Obviously, there are opportunities to share distribution in terms of both channels and geography, as well as product category. There is also the expectation that they can leverage each other’s technical expertise. A “Shared focus on technical and functional products” as the presentation puts it.
To sum it all up, the strategic rationale for the deal, right from one of the charts is:
- Global outdoor and action sports company
- Highly complementary product categories
- Geographic diversification
- Complementary expertise
- Brand affinity and cultural alignment
I think they’re on to something. But, as is true in any deal, there are some things that could go wrong. To be fair, Kathmandu has two pages listing what these might be. I don’t think they mention them all. Well, in fact, they note that they don’t, acknowledging that “…this Section [on risks] does not (and does not purport to) set out the key risks related to an investment in shares in Kathmandu or in relation to Kathmandu, its business or general market or industry risks.”
They do note that Kathmandu is taking on an additional NZ$240 million in debt to finance the deal. I’m wondering just how much they are going to have to invest operationally to accomplish what seems like a complex integration among 24 product categories, worldwide operations, and distribution channels that are both competing and complementary. Where do the brands compete with each other? How will they rationalize their inventory management and supply chain? What’s involved in integrating information systems so they can utilize the combined customer information they have? I could ask a dozen additional questions.
It’s always easy to buy a company. It’s the integration that’s hard. Even if I created a long list of challenges to the integration of Rip Curl and Kathmandu, that doesn’t mean the deal is a bad idea. It means I’d like to know more than they tell us about how they’ll do it.
I don’t get any comfort in that area from the conference call on the deal. One of the analysts asks, “Okay, so there is some complementary opportunities where you do manufacture in the same place with similar providers? Or not?”
CFO Reuben Casey gives the following answer:
“Yes, there are some Tim but we haven’t had the time really to quantify what those opportunities are. I mean this deal was not a deal that hinges on the synergies opportunities, not a synergy play. As Xavier said, there’s more value to be derived through leveraging each other’s expertise, versus combined sourcing opportunities for example. I mean there’s a small amount of product crossover, but not huge.”
I know when he tells us there’s just a little product crossover, he’s talking about in manufacturing, but we’ve been told in the slides for the presentation that there are “Highly complementary product categories.” Highly complementary how, I might have asked next.
I’ll come back to the synergy issue. Right now, I want to remind you that Kathmandu, and soon Kathmandu and Rip Curl, is a public company. I’ve noticed, I think, that the pressure for quarterly growth in revenue and profits is not quite as great in ANZ as in the U.S., but it certainly exists.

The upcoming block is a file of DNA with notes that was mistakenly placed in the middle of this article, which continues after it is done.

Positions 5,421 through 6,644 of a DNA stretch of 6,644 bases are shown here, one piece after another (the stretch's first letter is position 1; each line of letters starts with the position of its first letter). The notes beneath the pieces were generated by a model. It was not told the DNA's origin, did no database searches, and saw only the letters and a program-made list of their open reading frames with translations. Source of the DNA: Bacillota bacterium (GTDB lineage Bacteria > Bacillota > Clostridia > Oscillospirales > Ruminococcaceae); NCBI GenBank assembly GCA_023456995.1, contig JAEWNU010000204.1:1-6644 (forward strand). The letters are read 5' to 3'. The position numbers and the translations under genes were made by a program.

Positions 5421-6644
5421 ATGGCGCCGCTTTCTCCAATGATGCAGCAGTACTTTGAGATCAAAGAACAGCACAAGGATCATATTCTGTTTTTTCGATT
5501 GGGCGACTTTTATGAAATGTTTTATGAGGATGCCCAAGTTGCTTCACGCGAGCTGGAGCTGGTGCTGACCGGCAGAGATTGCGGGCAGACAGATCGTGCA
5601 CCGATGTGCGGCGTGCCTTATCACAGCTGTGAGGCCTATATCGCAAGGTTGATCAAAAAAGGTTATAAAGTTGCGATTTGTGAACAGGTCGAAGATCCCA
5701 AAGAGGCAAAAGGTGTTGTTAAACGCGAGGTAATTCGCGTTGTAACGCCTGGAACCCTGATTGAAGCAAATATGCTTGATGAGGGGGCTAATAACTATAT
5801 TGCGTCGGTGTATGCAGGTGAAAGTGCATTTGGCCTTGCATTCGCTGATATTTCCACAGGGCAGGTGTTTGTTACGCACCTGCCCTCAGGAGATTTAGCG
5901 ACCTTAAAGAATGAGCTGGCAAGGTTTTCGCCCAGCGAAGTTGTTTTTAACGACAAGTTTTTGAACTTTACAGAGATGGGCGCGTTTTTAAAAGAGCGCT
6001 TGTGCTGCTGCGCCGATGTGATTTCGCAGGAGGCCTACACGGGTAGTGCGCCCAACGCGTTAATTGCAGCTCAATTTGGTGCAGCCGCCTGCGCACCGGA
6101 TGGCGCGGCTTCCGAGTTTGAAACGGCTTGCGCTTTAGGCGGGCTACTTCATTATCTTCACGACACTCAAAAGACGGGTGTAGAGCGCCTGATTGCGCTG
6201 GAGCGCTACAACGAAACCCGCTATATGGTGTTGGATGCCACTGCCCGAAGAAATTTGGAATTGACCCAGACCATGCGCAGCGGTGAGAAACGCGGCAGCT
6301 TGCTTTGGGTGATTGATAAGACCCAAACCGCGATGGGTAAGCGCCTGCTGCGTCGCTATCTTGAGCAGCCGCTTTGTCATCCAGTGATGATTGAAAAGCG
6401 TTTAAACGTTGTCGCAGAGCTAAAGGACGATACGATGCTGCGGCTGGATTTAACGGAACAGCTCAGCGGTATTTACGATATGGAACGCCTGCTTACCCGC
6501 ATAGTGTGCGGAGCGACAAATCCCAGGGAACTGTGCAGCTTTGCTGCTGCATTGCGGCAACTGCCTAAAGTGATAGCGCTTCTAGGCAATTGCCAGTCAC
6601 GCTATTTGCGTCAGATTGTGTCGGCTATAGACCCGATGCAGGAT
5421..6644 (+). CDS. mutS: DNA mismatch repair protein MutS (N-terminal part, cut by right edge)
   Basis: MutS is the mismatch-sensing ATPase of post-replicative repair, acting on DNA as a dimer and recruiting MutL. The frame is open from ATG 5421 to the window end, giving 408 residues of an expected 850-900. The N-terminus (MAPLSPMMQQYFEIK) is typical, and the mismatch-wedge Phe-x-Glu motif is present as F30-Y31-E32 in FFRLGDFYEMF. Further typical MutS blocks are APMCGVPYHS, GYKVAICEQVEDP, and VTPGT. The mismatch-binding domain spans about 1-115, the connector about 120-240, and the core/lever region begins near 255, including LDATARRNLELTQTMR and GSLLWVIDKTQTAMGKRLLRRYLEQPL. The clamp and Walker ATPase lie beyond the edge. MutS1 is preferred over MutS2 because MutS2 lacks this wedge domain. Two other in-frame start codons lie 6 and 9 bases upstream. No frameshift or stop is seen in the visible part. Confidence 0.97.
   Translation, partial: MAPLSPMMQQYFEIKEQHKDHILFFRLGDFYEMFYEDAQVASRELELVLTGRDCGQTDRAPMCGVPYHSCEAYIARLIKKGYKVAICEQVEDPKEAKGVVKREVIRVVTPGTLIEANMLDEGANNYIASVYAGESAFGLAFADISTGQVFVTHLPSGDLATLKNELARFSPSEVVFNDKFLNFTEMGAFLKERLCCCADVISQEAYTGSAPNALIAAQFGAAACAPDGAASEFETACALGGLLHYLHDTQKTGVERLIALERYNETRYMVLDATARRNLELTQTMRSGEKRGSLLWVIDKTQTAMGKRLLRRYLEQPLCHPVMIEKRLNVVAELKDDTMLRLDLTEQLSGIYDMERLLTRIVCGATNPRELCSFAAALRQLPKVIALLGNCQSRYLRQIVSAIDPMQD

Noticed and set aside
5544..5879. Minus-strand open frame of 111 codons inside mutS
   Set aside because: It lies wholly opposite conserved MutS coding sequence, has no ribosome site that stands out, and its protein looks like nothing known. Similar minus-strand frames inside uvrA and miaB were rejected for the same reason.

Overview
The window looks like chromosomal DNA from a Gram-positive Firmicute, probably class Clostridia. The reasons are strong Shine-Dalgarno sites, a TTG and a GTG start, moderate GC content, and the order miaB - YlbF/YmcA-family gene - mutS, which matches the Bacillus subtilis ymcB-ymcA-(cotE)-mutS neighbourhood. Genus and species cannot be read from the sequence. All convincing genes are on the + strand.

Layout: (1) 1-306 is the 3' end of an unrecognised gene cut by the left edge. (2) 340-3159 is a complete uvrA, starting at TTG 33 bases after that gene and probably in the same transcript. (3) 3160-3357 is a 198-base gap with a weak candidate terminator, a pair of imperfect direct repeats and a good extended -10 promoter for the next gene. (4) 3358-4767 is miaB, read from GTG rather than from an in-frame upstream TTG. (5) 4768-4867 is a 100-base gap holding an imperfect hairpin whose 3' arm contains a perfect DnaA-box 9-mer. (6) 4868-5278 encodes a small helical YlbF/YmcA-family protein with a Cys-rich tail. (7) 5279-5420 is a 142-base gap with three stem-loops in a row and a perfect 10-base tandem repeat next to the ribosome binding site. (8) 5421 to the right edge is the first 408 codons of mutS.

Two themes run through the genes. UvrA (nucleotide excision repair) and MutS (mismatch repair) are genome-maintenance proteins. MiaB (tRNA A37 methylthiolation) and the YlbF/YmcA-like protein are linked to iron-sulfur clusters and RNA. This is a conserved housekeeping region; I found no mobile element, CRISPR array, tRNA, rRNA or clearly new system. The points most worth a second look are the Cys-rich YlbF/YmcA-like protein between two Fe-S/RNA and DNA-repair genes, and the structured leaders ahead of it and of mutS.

So I was interested when CEO Simonet said, as part a comment on Rip Curl’s position in the surf market, “Quiksilver and Billabong being much bigger, but they have had a very strong top line focus to the detriment of the bottom.”
They had a top line focus because they were public and had to. The public markets demand it. Once they became private, I’m heard and seen in various places, they cut low margin business in distribution they thought destructive to brand building and seem to have become very much bottom line focused.
I hope Mr. Simonet is saying they will be bottom line focused but I’m wondering, as a public company, if they will be allowed by stakeholders to do that.
That kind of brings us back to the synergy thing. Mr. Simonet noted in the conference call three core principals for operating the business post acquisition. “Kathmandu and Rip Curl and Oboz will retain their strong brand identities and cultural values, that’s the first principle. The second principle is that Rip Curl, Kathmandu and Oboz will retain operational ownership of their respective businesses. The last principle is that we will leverage the respective strength of our brands and build on each other’s competitive advantages over time.”
There certainly seem to be some implied synergies in those principals. Yet they make it very clear that they haven’t quantified the opportunities.
Here, in part, is how Mr. Simonet responded to a question on possible synergies:
“…we see lots of complementarityness between our businesses, particularly the acquisition of Rip Curl [which]will help us diversify the profile of Kathmandu, in terms of geography, channel, product and seasonality. Geography because they’re much more global than us and they’re going to give us the opportunity to expand more rapidly in new countries. In terms of channel, well we are retail specialists, historically they’re more focused on wholesale and we certainly can learn from each other. In terms of seasonality, we are more winter, outdoor focused business, while Rip Curl is more the beach and summer biased company. And last in products, well our products complement each other and for sure we can certainly help each other, in terms of synergies like sourcing. So complementary at the same time as similar.”
Earlier, CFO Casey had played down sourcing synergies.
I’ll also be interested to watch and see how management retaining “…operational ownership of their respective businesses” works out. Taking out Oboz, the two brands are very close to the same size. The Rip Curl owners will be significant shareholders in Kathmandu post costing. Wonder if they will get board seats.
Yet, there will be opportunities to combine administrative and certain sourcing functions. Certainly, as I mentioned, they will want to consolidate data processing and mining and will be looking hard at how they can sell across distribution.
You can argue that Quik had issues before the acquisition that we do not name. Certainly, they paid too much for it. From the inadequate numbers I can see, I don’t think Kathmandu is overpaying for Rip Curl. But Quik also got into trouble when the costs of integration went through the roof and the synergies did not emerge.
Operational independence doesn’t always go hand in hand with expected, and perhaps market required, synergies. I can imagine this deal working out, but I’d be a lot more comfortable if I had more details on just how the integration was going to be carried out and had some idea what it might cost.
I guess we’ll get to find out around next March.